It’s budget time across the land. With that comes a few surprises (a la superannuation) along with an avalanche of old chestnuts that accompany the headlines and debates that occupy our television screens and mountains of column centimetres of print press. You know the ones, “There’s not enough money for health and education and law enforcement and security need greater funding”. Infrastructure per se gets a mention from time-to-time as do tax cuts and welfare payments.
What about the budget sleepers? There is one that has a big impact on our country and certainly the civil construction industry. This issue is one that has remained dormant for a long time and is building in terms of future consequence and is punished because it is not politically sexy or well understood publicly – well not until it affects people personally. It affected me once and cost me a lot of money.
The budget sleeper I speak of is infrastructure maintenance. More explicitly, it is about the lack of funding available to undertake much needed upgrades to a raft of existing infrastructure that has been in decline for too long. There’s no doubt it has been on the radar of industry for a long time. It is an ongoing discussion that is occurring with politicians and the bureaucracy at all levels and yet maintenance is under-funded repeatedly and at great future cost to the community and taxpayers.
Infrastructure maintenance attracted considerable attention in Infrastructure Australia’s 15-year Australian Infrastructure Plan. The report noted “The majority of infrastructure that Australians will use in the next 15 years (and indeed the next 50 years) has already been built, but this infrastructure will require substantial additional funding for maintenance, renewal and upgrade as population and usage grows.”
The challenge for the civil construction industry is to get more people listening to this message, a task that is already underway in some jurisdictions. Of course, we know that we will need more and more new infrastructure to deal with our growing population and it is always great to announce new infrastructure, build it, forget about it and then move onto the next project. It just can’t and shouldn’t work like that and importantly be allowed to continue in that way. There needs to be greater provision for maintenance and a greater focus on whole-of-life costs in delivering projects.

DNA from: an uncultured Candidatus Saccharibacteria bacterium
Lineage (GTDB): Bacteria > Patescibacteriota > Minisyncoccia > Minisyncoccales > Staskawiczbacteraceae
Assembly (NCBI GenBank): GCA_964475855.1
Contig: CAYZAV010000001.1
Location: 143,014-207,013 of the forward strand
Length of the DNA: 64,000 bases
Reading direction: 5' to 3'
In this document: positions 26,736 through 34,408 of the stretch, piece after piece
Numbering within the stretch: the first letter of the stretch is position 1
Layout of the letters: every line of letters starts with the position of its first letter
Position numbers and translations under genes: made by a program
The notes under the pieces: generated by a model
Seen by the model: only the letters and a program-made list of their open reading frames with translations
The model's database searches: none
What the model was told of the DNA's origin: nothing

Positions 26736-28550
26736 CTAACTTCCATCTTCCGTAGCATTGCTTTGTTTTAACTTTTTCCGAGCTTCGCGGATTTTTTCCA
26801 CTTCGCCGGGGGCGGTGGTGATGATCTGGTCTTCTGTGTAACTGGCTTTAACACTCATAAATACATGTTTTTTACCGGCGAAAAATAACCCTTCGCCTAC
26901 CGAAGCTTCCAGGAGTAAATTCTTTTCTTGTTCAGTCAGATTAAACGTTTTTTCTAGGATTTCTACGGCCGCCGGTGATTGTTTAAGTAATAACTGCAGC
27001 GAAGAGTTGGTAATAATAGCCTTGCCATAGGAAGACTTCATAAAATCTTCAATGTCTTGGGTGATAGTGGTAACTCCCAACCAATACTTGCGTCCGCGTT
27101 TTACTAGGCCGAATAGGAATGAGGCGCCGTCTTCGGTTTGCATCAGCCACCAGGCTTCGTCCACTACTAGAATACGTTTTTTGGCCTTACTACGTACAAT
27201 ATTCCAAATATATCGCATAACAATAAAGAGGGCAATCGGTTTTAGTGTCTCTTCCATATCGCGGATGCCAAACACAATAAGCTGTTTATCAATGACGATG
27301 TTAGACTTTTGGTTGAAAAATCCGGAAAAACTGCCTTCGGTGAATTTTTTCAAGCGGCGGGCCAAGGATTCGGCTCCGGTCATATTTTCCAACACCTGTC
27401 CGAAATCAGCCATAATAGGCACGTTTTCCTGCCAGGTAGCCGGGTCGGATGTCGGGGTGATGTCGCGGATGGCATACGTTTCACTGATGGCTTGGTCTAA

Of great concern but not surprisingly, the Infrastructure Australia Audit that preceded the 15-year Australian Infrastructure Plan “found that sections of our infrastructure asset base are already in poor or declining condition. In short, there is an infrastructure maintenance deficit in Australia – though the scale and extent is often unknown and its potential financial impact rarely accounted for. It can therefore be considered a ‘hidden deficit’.”
The Infrastructure Plan highlighted some of the positive steps being undertaken to address maintenance over the life of infrastructure. Most notable was the ‘comprehensive balance sheet’ approach being adopted in New Zealand to focus on whole-of-life and whole-of-government costs. The New South Wales approach of “locking in medium-term contracts for road maintenance” is used as an example of allowing investment decisions to be made on a more efficient basis as opposed to being subjected to annual budget cycles.
It’s never going to be a perfect world out there but to allow infrastructure maintenance to be constantly neglected as political and other spending priorities overtake this important activity is consigning future generations to greater exposure. And let’s not forget the sheer waste of money that went into delivering the infrastructure in the first place.
The public certainly wouldn’t accept infrastructure delivered in second-hand condition and yet it seems acceptable that after a particular period of time it is somehow alright for infrastructure to perform and deliver to the community in a sub-optimal way.
One of the first steps, as identified in the Infrastructure Plan is to acknowledge that there is a problem, understand the extent of the problem, prioritise the rectification and make provision to commence the task of bringing some of our infrastructure back to useful and safe operation. Until that occurs we will only see the infrastructure maintenance deficit deepen. Nobody is saying this is easy, it is simply something that needs to happen.
Clearly the bigger challenge politically is to come up with a system to ensure that the maintenance task can be funded over and above the delivery of new infrastructure. This became one of the more contentious recommendations in the Infrastructure Plan where road user charging was raised. Whilst it is not just roads suffering from infrastructure deficit attention, it is one of the easier examples of where a user pays system can be implemented to deal with a major issue in desperate need of a solution.
By the time this column gets to print the Federal Budget and most state and territories will have handed down their budgets. I suspect that infrastructure maintenance will still remain as the unsexy poor cousin in the infrastructure spending announcements for most jurisdictions. There are many reasons to elevate this discussion and it is beginning to occur in some very clever ways although much more needs to be done.
In the meantime I will try and avoid unattended road maintenance deficits which can have a particular and costly impact on some motor vehicles.